RICHMOND, Va. -- Hazmat suits and a fake, oil-soaked beach were the props for a Tuesday protest that turned into a celebration.
Protesters had planned to gather Tuesday for a mock oil spill demonstration at the Capital Bell Tower, ahead of the Bureau of Ocean Energy Management’s release of the final proposed plan for Atlantic drilling.
The Sierra Club and other environmental groups said they were going to demonstrate the possible impacts of offshore drilling in the Atlantic.
"There has been a tremendous opposition to offshore drilling up and down the Atlantic Coast, from the tourism industry, from fisherman,” said Glen Besa, Virginia Chapter Director, Sierra Club. “As a result of that, the Obama Administration, I think, heard the pleas.”
On Tuesday, the Obama Administration announced offshore oil drilling off Virginia’s coast is not happening for now.
Concerns from environmental groups, coastal industries, and even the Navy helped to influence the position reversal.
Political reaction is mixed, Va. Governor Terry McAuliffe and state senators Tim Kaine and Mark Warner support offshore oil exploration. They have all supported the action, saying it could mean thousands of new jobs.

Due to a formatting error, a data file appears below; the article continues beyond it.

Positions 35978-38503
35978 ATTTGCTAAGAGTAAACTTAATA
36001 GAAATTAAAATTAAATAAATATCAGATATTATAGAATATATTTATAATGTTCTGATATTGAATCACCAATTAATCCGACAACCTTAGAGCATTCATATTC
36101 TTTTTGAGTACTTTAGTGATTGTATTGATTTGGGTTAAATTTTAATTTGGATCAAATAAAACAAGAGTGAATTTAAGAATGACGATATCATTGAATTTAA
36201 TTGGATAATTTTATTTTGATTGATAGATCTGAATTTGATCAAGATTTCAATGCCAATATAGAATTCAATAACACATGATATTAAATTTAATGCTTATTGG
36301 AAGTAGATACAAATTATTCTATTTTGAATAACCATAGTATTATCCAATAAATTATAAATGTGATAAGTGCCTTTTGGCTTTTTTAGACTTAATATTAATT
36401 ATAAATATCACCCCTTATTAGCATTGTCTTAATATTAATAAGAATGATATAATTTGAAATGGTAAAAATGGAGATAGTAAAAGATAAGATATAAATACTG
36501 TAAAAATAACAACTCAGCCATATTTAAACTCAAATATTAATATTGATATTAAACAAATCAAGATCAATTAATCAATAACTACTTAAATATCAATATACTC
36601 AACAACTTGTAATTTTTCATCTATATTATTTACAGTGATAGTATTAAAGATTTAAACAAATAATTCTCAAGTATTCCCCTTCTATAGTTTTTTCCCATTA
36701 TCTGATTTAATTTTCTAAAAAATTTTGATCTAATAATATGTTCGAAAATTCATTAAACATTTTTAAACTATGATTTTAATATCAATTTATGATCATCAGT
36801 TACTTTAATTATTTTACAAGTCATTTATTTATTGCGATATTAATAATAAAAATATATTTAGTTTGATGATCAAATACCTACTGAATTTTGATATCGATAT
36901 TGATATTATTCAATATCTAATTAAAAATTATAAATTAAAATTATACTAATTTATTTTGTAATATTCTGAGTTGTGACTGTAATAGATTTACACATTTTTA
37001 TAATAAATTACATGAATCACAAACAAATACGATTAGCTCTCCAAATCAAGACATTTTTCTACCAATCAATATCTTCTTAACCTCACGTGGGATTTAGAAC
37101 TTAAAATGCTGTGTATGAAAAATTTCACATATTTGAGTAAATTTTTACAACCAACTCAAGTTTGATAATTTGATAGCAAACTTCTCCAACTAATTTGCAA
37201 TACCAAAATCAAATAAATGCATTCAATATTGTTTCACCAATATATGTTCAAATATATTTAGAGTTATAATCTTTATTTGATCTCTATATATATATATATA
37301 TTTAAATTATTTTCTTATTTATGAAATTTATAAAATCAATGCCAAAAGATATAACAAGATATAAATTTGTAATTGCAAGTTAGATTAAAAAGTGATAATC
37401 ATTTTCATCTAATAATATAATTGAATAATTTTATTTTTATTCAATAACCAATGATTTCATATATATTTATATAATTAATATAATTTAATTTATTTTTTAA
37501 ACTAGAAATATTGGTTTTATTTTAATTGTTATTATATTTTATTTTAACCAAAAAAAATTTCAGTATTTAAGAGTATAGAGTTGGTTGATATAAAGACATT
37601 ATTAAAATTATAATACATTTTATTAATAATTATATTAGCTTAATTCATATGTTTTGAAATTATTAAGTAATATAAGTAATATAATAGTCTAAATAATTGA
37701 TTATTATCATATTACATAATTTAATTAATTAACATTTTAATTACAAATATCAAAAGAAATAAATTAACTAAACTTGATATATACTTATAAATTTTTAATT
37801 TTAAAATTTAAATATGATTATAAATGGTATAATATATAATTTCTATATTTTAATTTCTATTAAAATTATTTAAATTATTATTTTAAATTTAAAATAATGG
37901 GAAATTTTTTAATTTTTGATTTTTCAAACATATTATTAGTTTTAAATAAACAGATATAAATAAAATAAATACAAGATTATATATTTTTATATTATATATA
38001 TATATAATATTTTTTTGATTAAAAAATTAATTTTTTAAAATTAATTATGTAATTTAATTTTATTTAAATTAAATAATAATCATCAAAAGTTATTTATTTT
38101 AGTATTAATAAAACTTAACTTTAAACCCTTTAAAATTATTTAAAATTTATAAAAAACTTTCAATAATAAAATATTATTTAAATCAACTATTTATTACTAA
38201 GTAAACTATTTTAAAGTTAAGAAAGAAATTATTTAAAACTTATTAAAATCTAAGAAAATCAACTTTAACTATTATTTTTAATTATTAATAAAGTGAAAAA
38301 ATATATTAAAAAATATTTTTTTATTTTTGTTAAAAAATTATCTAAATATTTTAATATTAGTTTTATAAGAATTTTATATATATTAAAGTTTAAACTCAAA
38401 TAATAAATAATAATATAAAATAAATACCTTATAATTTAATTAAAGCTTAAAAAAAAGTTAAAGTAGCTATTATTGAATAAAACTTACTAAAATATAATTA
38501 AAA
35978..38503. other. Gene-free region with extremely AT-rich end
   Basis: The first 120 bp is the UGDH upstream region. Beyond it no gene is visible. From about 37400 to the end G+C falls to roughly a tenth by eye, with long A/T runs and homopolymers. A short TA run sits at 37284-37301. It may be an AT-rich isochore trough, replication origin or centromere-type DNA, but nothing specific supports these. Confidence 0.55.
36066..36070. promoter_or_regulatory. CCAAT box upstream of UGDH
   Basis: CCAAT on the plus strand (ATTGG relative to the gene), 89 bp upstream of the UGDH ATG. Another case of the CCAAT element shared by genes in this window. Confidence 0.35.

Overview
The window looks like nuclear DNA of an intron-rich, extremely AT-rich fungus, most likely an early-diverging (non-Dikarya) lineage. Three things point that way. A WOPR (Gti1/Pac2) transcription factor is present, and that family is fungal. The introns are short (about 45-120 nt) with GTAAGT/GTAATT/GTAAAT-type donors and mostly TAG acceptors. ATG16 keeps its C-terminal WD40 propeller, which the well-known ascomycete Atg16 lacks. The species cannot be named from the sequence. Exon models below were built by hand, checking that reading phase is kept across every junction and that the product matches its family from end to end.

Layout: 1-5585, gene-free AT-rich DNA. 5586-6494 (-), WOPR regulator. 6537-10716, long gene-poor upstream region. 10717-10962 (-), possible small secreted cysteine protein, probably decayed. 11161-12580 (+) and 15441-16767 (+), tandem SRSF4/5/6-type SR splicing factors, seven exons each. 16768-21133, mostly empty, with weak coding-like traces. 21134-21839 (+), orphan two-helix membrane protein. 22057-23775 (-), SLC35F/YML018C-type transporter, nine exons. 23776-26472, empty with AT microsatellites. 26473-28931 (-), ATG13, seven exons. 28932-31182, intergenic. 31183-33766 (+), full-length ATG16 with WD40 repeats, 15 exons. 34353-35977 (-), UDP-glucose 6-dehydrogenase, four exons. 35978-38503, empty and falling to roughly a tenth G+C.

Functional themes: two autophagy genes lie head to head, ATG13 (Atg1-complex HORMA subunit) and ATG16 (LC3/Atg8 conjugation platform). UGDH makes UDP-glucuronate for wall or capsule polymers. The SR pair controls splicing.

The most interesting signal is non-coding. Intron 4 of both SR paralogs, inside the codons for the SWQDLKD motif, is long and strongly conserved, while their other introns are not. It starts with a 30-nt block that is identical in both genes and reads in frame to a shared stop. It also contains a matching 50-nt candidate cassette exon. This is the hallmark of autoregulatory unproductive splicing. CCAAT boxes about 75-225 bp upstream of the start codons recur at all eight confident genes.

"The Atlantic would be important in stabilizing and giving us the option to stabilize our economy into the future,” said Miles Morin, with Virginia Petroleum Council.
The oil industry sees this as a missed opportunity that could hit consumers at the gas pump in the future.
Analysts said the estimates that more than three billion barrels of crude sits off the coast could actually be conservative.
"The current estimates of oil gas and reserves in the Atlantic are based on seismic survey data from the 1980s,” Morin explained.
But retired professor Walter Coppedge said he's willing to pay a little more at the pump if it means a cleaner environment.
"Look the planet is in crisis,” Coppedge said. “Why shouldn't everyone want that [a cleaner evironment]!?"